Before the development of modern medical tests and anti-microbial drugs, the problem of food poisoning was often a matter of guesswork. Medieval people tended to worry less about it because their understanding of the nature of food hygiene was imperfect. As a result, they tended to suspect that the enemy had laced the food they ate with noxious mixtures. However, this was not always the case.
The first emperor of Constantinople, Henri of Flanders, was concerned about the potential effects of food poisoning on his future heir, Edward VI. As a precaution, he ordered tasters to test his future meals. The emperor also commanded the soldiers of his household to keep a safe distance from the food they were about to serve. This was done to ensure that no one was inadvertently approaching the food, which was likely to have been highly contaminated.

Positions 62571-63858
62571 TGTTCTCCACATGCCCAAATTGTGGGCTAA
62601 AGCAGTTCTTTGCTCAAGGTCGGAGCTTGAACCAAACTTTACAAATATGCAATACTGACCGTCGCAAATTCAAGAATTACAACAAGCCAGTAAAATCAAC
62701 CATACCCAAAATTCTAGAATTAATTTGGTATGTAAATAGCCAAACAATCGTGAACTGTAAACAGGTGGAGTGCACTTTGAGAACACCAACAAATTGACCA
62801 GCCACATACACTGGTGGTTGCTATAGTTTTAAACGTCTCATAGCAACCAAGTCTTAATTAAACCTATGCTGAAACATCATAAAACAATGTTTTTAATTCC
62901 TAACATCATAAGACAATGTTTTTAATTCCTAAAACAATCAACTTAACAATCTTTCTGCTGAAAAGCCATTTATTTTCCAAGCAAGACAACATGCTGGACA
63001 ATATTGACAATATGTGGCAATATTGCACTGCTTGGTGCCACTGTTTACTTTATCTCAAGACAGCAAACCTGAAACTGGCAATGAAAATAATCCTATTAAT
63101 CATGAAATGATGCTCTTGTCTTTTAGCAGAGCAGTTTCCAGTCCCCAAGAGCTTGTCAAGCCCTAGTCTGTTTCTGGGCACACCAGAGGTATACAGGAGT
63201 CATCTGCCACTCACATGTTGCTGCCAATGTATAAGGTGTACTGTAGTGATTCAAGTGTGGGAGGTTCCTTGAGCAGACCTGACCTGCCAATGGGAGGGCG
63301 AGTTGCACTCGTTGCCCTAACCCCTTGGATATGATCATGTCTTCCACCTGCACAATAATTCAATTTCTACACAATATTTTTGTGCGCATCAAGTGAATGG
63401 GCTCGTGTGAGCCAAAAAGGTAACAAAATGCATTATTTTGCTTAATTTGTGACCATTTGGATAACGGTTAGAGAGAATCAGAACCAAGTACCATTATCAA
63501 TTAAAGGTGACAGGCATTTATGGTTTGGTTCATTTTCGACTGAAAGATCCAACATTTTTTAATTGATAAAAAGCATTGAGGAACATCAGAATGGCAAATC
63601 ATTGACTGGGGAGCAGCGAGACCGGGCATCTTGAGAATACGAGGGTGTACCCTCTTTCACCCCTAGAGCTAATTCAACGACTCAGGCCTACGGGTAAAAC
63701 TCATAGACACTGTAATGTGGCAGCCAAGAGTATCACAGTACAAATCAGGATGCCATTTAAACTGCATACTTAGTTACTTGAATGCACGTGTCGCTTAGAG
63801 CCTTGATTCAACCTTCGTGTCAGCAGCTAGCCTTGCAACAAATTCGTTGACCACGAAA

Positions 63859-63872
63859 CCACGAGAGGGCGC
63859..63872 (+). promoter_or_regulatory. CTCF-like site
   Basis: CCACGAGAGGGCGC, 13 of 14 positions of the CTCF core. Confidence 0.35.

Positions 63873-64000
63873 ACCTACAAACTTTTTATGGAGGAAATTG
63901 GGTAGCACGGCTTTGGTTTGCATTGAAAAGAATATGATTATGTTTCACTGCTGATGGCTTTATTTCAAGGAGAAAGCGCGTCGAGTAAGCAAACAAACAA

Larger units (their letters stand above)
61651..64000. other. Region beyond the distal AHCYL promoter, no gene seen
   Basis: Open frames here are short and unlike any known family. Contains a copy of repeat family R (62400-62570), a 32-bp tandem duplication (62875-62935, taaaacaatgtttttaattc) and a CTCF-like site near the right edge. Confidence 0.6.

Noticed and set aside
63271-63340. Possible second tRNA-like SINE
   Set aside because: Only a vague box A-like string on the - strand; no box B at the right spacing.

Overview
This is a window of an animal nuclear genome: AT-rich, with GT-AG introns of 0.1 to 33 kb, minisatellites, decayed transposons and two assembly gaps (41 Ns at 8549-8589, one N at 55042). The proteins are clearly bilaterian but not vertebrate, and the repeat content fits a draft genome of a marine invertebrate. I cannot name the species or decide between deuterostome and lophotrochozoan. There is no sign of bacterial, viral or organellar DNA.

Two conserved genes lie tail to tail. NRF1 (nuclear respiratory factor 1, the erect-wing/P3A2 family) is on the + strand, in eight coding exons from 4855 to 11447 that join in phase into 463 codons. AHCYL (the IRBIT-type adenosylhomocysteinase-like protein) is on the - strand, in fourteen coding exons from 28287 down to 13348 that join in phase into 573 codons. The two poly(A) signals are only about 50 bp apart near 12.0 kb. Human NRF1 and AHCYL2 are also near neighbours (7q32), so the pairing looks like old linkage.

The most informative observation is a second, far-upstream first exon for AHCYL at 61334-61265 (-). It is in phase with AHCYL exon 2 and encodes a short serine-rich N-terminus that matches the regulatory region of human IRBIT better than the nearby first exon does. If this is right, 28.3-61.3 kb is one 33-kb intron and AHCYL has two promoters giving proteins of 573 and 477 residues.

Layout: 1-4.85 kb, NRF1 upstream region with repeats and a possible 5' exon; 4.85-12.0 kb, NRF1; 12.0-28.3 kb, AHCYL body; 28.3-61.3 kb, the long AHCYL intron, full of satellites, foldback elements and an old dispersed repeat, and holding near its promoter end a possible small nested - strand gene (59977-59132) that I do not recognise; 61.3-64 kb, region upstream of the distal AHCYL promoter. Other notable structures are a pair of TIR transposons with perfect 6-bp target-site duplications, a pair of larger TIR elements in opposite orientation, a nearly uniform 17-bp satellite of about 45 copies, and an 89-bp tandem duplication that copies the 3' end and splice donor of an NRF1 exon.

In the late Middle Ages, the focus on health care was not as great as it is today. The medieval people had a different set of priorities, as they were caught in cycles of grain seizure to feed their troops in endemic wars. Because food was precious to all, making sure people had the best food possible was as important as ensuring that they had enough food. As a result, the study of medieval societies has uncovered a “moral economy” that emphasized profit as well as the broad definition of charity.
The spread of poisons became widespread in Medieval Europe. Several well-known poisons were used to cure illnesses. As a result, apothecaries began selling their medicinal wares to the public. Traditional medicinal substances were used for far more sinister purposes, and even developed new ones. The Arabs had a odorless, transparent form of arsenic, which was used for a variety of purposes. Eventually, the plague spread to parts of Asia and even the Middle East.